Ga. lawmakers propose replacing income tax with sales tax increase

ATLANTA — A handful of junior Republican legislators announced Wednesday that they will introduce legislation to replace the state’s income tax with an increase in the sales tax, including a broadening in the transactions subject to the tax.

They said taxing groceries could become part of their strategy, but they said the specifics – such as how high the sales tax would rise – would all be determined between now and when the General Assembly convenes again in January. Today is the final day of the 2013 session.

“That’s one of the reasons we’re introducing this on Day 40,” said principle sponsor Rep. Tom Kirby, R-Loganville. “… We start the discussion with the what and then bring the numbers in.”

Kirby is just completing his first, complete legislative session, and he was joined by Rep. David Stover, R-Newnan, who is the newest legislator after having won a special election this month. But Kirby said one-tenth of the House of Representatives are co-sponsoring his bill, including some in leadership positions.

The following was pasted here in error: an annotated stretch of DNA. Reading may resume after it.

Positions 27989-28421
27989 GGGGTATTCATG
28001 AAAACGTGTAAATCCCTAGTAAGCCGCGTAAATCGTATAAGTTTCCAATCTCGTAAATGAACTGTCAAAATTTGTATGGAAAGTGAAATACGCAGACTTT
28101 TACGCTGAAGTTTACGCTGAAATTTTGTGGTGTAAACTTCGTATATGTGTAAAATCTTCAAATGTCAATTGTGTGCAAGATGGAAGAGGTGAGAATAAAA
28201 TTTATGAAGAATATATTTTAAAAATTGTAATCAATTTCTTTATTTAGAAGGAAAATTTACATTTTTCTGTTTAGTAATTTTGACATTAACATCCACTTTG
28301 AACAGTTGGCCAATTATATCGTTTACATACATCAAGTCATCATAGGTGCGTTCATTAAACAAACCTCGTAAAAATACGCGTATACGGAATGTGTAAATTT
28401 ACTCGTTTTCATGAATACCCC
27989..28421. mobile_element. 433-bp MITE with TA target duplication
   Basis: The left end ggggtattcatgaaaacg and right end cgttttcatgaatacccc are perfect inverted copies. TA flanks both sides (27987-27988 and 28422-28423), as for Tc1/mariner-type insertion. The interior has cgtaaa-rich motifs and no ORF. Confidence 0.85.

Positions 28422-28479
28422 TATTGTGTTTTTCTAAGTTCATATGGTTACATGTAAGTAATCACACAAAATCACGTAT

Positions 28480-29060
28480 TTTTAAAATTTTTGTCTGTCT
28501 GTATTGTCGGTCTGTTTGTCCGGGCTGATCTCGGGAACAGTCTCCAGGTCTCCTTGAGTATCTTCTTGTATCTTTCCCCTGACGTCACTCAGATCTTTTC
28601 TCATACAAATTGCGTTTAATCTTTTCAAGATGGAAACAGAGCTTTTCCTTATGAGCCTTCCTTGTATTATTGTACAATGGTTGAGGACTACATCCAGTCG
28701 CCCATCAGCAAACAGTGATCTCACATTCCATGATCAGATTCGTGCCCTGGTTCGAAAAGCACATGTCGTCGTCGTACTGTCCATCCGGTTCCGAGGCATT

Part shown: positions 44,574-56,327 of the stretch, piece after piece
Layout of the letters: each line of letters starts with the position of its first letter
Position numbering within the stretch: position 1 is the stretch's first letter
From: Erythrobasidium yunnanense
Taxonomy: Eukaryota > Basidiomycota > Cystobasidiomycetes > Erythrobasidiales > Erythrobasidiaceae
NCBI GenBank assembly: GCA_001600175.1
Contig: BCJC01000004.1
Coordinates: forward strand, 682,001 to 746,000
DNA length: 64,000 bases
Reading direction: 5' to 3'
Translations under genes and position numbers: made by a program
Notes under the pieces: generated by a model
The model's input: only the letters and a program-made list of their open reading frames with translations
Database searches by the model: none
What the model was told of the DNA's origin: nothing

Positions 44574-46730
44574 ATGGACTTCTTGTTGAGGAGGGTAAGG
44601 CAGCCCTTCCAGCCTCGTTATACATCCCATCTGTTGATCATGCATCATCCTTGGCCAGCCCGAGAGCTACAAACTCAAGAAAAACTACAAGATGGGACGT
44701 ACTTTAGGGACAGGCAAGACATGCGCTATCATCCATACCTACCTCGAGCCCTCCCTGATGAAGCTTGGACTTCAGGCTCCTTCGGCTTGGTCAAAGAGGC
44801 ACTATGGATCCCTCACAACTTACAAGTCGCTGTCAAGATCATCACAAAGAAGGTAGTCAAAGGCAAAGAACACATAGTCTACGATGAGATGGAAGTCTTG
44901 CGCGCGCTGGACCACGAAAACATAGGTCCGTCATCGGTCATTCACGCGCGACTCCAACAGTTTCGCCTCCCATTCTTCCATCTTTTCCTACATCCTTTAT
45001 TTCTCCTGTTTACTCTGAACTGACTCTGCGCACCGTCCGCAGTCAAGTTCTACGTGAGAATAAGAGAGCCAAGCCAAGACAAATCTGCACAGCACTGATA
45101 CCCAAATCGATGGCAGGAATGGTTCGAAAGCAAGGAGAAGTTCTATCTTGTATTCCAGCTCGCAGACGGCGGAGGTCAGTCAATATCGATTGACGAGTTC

He said he also has the blessings of Senate President Pro Tempore David Shafer who introduced twin constitutional amendments last month to cap the income tax and to require that any increases in the sales tax go toward eliminating the income tax.

Other Georgia leaders have tried to get rid of the income tax, all arguing it would attract more employers. But none have figured out a political way to make the transition without some Georgians getting stuck with higher taxes.

Asked why their new initiative could succeed when others with greater stature failed, Kirby said timing is in their favor.

“The public is really ready for a serious tax transformation, not only at the state level but at the federal level,” he said, pointing to the support for GOP presidential candidate Herman Cain when he announced a similar plan as well as several Republicans who won election to Congress on platforms to replace the federal income tax with a national sales tax.

“It’s tough to run in a Republican primary and not be for it,” added co-sponsor Rep. Buzz Brockway, R-Lawrenceville.

Alan Essig, the executive director of the think tank Georgia Budget & Policy Foundation, says the transition could be jarring for individuals and the economy.

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